The Georgia Supreme Court rejected that assertion in Tuesday’s holding that state law provides no blanket exception to liability when a consumer intentionally misuses a product. Georgia precedent, the court said, requires manufacturers “to use reasonable care in selecting from alternative designs to reduce reasonably foreseeable risks of harm posed by its products.” In this case, the justices said, the Maynards adequately alleged that Snap had a duty to design its app to avert the risk that Snap users like McGee would drive recklessly while applying the speed filter.

To be sure, the court said, product liability plaintiffs must also establish that the manufacturer’s negligent design was the proximate cause of the alleged injuries. That proximate cause requirement put Georgia in line with other jurisdictions, the court held, even if some defendants end up litigating beyond initial pleadings to disprove causation.

The justices remanded the Maynards’ suit to the intermediate appeals court to determine if the trial court erred granting judgment to Snap on the proximate cause issue.

The Maynards’ lead counsel, Naveen Ramachandrappa of Bondurant Mixson, said that this case is different from lawsuits in which car crash victims tried and failed to blame smart phones for distracting drivers. There are good reasons why drivers might need to use cellphones, he said, and courts that have rejected product liability claims against phone makers have found that manufacturers were justified in balance risk and utility. By contrast, Ramachandrappa said, there does not seem to be any good reason why a driver might have needed to use the Snap speed filter.

Ramachandrappa said it’s important that the Georgia Supreme Court treated Snap like any other manufacturer in assessing its design duties, declining to allow the social media site to escape responsibility by pointing to its terms of service or blaming its user. (Bondurant Mixson is also representing plaintiffs in what appears to be the only other lawsuit accusing Snap of liability for a crash by a speed filter user. The 9th U.S. Circuit Court of Appeals ruled last May that Snap is not shielded from immunity by the Communications Decency Act.)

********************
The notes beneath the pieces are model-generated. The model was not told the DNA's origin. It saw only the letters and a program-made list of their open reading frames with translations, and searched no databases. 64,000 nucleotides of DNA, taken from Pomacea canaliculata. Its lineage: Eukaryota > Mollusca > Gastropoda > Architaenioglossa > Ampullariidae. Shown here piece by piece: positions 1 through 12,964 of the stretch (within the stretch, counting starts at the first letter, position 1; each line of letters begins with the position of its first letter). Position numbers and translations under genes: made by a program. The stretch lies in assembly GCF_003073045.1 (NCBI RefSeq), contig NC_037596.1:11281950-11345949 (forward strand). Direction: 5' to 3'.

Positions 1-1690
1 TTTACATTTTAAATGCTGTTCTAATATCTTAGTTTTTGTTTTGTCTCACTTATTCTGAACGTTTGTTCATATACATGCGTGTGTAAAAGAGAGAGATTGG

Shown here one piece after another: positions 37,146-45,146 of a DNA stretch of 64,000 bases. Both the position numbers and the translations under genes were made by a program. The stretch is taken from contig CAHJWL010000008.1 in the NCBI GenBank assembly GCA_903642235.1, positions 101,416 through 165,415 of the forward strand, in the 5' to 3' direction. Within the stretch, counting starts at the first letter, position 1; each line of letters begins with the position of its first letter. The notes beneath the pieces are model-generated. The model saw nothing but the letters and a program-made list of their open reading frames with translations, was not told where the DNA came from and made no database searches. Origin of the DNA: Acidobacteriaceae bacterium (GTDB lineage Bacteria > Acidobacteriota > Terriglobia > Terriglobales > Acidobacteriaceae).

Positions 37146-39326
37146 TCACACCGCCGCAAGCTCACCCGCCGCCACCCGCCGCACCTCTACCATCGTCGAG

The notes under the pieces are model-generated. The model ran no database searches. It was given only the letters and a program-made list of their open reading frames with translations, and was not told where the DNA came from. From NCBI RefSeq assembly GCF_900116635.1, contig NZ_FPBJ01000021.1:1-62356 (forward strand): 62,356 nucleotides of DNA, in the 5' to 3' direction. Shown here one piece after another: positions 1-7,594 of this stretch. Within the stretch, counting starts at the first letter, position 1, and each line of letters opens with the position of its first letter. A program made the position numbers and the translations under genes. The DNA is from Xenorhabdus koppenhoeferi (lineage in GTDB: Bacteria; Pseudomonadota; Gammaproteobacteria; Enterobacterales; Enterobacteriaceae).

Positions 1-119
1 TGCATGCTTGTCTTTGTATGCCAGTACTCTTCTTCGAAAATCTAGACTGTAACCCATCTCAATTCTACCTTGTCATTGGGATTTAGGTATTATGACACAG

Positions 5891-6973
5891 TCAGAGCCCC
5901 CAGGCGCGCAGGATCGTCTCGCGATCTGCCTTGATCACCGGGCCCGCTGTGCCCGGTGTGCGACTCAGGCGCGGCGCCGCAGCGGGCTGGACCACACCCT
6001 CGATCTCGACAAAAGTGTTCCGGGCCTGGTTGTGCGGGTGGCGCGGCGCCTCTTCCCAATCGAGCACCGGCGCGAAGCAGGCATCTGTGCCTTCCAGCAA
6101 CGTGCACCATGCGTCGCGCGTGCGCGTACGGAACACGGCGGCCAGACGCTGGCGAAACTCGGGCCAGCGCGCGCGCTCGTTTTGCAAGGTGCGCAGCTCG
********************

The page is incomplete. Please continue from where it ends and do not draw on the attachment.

Social media apps, he said, have a profound effect on their users, as demonstrated in this case by McGee’s post-crash Snapchat post. As plaintiffs’ lawyers contemplate potential claims against social media companies, Ramachandrappa said, this ruling could be a roadmap to establishing apps’ liability for failing to design their products to avert risk.

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Alison Frankel has covered high-stakes commercial litigation as a columnist for Reuters since 2011. A Dartmouth college graduate, she has worked as a journalist in New York covering the legal industry and the law for more than three decades. Before joining Reuters, she was a writer and editor at The American Lawyer. Frankel is the author of Double Eagle: The Epic Story of the World’s Most Valuable Coin.